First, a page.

So much bad information spread so quickly after Friday's school massacre that few at first noticed the 10-word shout of truth that Facebook delivered from a man enduring a day of almost unimaginable horror: "IT WASN'T ME I WAS AT WORK IT WASN'T ME."
There is no surprise left in chronicling how the Internet infuses our lives, shapes our reality, even defines our truths. But perhaps never before had a man accused of mass murder — images of his Facebook page already were racing through cyberspace and flashing on television screens — so quickly begun the arduous process of setting the record straight.
That likely was small comfort to Ryan Lanza, 24, who on the same day would learn that his brother, Adam, 20, had allegedly gunned down their mother at home and more than two dozen other people at a Connecticut elementary school before killing himself. It was not clear what caused the initial confusion about which Lanza was the shooter.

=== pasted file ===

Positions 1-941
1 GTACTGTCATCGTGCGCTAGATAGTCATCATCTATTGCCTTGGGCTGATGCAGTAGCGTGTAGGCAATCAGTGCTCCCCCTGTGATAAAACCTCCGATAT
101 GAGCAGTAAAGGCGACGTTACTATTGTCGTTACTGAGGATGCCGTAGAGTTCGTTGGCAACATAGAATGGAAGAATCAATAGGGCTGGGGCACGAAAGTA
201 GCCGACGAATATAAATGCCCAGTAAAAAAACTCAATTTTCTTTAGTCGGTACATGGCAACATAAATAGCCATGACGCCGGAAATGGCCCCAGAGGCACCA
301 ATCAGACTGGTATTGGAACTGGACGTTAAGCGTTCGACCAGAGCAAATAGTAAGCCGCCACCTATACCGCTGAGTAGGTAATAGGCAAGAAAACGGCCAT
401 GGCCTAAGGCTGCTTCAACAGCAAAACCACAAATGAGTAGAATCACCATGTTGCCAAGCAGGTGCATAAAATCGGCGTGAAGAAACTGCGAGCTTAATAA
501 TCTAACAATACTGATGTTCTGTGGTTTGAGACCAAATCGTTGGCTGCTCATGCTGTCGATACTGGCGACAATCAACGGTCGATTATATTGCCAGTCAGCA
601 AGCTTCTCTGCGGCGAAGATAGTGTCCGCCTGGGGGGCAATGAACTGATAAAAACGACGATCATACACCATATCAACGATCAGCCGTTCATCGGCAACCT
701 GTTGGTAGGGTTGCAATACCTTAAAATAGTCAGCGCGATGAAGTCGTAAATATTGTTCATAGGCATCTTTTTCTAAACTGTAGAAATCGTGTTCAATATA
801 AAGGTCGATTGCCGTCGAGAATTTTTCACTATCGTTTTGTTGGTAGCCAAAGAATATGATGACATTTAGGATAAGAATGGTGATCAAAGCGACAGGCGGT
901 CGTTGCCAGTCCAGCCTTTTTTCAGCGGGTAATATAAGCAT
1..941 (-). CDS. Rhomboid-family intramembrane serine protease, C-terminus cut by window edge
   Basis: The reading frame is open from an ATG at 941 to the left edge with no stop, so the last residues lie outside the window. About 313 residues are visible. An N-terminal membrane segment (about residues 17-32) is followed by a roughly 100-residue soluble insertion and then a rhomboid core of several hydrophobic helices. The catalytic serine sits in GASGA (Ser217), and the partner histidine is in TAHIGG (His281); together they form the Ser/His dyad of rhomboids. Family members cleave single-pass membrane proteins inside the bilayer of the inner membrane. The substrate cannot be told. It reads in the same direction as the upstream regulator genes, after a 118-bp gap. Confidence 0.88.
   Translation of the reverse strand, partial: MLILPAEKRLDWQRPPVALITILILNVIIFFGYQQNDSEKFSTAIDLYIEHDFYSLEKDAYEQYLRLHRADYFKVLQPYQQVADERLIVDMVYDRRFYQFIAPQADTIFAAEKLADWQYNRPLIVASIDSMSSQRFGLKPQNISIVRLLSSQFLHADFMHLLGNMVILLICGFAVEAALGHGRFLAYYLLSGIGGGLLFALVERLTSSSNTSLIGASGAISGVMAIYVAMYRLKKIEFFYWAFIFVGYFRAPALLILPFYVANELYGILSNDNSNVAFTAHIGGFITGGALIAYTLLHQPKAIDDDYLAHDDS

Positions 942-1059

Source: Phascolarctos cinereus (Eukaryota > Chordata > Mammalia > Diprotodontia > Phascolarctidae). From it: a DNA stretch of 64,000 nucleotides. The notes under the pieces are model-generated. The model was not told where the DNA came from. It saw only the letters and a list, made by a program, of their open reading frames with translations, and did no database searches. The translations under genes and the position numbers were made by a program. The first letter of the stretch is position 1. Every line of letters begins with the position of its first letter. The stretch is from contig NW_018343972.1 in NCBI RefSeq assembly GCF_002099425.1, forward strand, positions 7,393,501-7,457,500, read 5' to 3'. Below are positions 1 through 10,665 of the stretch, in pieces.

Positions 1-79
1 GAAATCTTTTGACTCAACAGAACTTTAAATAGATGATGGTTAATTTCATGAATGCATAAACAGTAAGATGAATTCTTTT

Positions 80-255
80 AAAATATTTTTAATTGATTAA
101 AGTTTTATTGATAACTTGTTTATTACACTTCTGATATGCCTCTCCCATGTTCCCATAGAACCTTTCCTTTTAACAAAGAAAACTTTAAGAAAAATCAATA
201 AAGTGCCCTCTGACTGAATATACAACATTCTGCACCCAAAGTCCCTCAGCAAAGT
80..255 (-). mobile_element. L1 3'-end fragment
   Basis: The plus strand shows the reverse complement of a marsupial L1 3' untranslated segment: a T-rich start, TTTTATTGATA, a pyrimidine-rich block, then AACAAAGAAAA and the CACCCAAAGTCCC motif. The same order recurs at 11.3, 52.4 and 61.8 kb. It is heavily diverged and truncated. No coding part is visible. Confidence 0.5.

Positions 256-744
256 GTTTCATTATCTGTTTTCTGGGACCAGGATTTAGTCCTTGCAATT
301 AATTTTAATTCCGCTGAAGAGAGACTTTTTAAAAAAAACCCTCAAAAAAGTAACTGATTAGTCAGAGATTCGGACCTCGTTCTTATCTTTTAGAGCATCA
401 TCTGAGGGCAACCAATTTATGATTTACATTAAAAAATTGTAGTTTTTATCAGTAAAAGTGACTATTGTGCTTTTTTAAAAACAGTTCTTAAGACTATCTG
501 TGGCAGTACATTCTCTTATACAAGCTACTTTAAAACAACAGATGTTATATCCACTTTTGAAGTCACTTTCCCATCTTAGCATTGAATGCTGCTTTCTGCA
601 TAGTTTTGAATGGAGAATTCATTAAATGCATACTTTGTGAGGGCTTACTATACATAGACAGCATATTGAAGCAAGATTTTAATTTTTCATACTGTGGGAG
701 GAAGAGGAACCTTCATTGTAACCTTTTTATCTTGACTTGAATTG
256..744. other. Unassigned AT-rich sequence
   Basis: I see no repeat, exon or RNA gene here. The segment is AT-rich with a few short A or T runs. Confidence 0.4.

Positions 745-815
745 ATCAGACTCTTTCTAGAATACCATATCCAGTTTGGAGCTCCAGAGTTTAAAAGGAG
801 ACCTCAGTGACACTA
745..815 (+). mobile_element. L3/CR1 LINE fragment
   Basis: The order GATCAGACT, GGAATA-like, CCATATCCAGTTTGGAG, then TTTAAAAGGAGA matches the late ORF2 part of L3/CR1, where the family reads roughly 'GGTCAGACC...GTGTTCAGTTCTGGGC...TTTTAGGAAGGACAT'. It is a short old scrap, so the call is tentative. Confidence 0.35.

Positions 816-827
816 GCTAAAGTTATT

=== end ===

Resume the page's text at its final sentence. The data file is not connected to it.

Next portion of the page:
Yet it was hard not to marvel at the drama as it exploded virtually virtually across computer screens worldwide.
Ryan Lanza's Facebook page bore a contemplative profile picture, with his head tilted up and chin protruding, yet his eyes were covered by dark sunglasses. Two minutes after first professing his innocence on the page, by accessing his account from a mobile phone, he gave an update: "I'm on the bus home now it wasn't me."
A friend named Jessica O'Brien replied sweetly: "Do you need anything ready for when you get home? Can I set anything out for you to grab and go? Anything else I can do."
At the end was a yellow emoticon. It was frowning.
It was not possible to verify that the screen grab of Lanza's Facebook page was authentic, but public records show that O'Brien and one of the other friends who commented on Lanza's page shared an address with him in Hoboken, N.J.